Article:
Most people would not use a defibrillator if a colleague was having a heart attack (Wiki Commons)
In the majority of life-threatening emergencies, defibrillators would not be used to help save someone's life.
Research by defibrillator manufacturer Doc UK found that just 15 percent of survey respondents said their workplace had a defibrillator.
Of those who said there was a defibrillator, just 44 percent said they knew how to use it, while 11 percent said that even though they had received training, they would not use it in a genuine emergency because of lack of confidence.
Most respondents said they would not use a defibrillator to save someone because of a lack of education and misplaced fears.
Many people believe a defibrillator will only work on someone who is having a genuine heart attack, while 61 percent said they were worried about injuring the person in trouble, or being held liable if something went wrong.
A third of people said they would never use a defibrillator under any circumstance.
Vincent Mathieu, managing director of DOC UK, said: "With 124,000 heart attacks a year in the UK touching people of all ages and physical conditions, defibrillators are essential equipment.
"However they do no good if they are not used. It's vital that companies have an on-site defibrillator that their staff will be confident to use in case of an emergency."
High-tech wall decoration
Dr Sarah Brewer said: "The ideal scenario is for defibrillation to be carried out by a trained paramedic; however, time is of the essence.
"The convention is for people to be referred to as 'brain-dead' just four minutes after a cardiac arrest, and yet the target response time for an ambulance is eight minutes. This is why defibrillators at workplaces are essential.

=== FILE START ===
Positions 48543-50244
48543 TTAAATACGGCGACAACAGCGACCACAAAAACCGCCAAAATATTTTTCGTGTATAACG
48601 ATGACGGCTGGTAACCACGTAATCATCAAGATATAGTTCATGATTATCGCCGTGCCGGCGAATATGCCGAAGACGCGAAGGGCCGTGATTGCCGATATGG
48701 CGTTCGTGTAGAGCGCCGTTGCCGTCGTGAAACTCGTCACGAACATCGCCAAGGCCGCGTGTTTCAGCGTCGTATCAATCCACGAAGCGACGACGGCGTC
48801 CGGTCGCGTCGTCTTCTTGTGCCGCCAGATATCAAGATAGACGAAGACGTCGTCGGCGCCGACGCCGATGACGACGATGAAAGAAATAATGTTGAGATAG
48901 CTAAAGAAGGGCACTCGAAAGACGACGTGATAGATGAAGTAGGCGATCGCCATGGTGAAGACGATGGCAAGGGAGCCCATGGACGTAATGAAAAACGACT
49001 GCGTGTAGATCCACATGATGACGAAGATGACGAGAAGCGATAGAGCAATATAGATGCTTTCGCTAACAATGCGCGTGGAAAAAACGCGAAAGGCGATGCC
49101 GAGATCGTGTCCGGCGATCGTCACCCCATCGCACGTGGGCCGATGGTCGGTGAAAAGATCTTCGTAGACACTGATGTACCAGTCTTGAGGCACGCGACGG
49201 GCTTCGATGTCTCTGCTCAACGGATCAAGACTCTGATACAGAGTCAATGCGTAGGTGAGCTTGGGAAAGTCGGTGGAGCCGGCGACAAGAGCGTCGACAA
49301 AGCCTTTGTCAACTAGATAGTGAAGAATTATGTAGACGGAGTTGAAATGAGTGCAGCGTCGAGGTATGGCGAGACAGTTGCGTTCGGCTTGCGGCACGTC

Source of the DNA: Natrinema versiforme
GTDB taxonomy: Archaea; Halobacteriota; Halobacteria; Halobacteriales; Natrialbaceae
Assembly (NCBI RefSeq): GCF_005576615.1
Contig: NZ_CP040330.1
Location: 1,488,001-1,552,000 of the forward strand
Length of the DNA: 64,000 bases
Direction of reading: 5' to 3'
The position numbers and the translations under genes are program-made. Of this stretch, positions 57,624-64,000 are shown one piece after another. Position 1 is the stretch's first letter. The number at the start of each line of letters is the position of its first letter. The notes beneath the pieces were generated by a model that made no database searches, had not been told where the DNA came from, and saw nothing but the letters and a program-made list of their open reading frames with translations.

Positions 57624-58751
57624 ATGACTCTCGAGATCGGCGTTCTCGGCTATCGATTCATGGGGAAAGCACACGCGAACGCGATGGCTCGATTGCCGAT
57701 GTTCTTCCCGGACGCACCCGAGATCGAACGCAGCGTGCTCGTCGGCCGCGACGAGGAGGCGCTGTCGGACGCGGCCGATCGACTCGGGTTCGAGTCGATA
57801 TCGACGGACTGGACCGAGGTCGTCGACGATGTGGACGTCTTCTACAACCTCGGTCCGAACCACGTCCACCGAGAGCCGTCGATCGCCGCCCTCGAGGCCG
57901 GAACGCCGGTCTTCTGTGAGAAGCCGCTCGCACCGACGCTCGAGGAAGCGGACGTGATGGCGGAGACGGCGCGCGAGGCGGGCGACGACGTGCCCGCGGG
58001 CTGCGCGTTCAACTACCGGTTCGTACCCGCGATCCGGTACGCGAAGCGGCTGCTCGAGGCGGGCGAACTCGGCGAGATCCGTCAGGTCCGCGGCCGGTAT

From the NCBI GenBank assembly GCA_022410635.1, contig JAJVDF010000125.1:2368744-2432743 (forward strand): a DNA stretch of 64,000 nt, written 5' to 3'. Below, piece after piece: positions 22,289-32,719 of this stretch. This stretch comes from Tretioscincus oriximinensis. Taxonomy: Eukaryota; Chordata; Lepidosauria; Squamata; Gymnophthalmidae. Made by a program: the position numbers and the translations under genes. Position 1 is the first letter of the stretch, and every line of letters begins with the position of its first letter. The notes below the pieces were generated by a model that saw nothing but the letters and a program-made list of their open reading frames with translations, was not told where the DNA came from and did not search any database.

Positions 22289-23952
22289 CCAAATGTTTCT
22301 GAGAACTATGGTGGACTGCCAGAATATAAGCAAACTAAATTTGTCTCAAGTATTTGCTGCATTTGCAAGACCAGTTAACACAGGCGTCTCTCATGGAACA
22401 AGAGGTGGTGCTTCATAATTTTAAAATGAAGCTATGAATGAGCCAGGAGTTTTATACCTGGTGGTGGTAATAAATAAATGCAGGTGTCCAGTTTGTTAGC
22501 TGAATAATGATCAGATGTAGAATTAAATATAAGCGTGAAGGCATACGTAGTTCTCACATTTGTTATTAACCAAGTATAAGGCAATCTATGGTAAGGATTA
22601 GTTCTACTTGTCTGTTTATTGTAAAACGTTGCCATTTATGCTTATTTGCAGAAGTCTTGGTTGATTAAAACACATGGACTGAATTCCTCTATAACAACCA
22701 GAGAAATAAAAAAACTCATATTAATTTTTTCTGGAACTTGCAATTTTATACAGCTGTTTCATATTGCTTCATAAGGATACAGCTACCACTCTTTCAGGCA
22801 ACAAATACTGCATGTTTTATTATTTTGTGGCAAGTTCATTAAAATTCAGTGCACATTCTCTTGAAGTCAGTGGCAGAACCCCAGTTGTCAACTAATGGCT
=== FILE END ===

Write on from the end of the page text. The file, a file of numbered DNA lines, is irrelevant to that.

"It's also essential that people know how to use them and aren't too scared to use them - otherwise they are no more than a high-tech wall decoration."
Only 10 percent of respondents said they would use the defibrillator first if they thought a colleague was having a heart attack.
Four in ten said their first response would be to either call an ambulance, find a first-aider, ask someone else to take over or ask others what to do.
Doc UK clinical director Dennis Ferriday said: "As a practising clinician, I often work within companies where the staff is reluctant to use workplace defibrillators.
"This reluctance often centres on concerns about whether the defibrillator would actually work if they used it and their feeling of isolation when initially attending the casualty."
Mathieu added: "If a paramedic is unable to arrive in time, a defibrillator could be the only way to prevent a colleague from dying."
To report problems or to leave feedback about this article, e-mail:
To contact the editor, e-mail:
This article is copyrighted by IBTimes.co.uk, the business news leader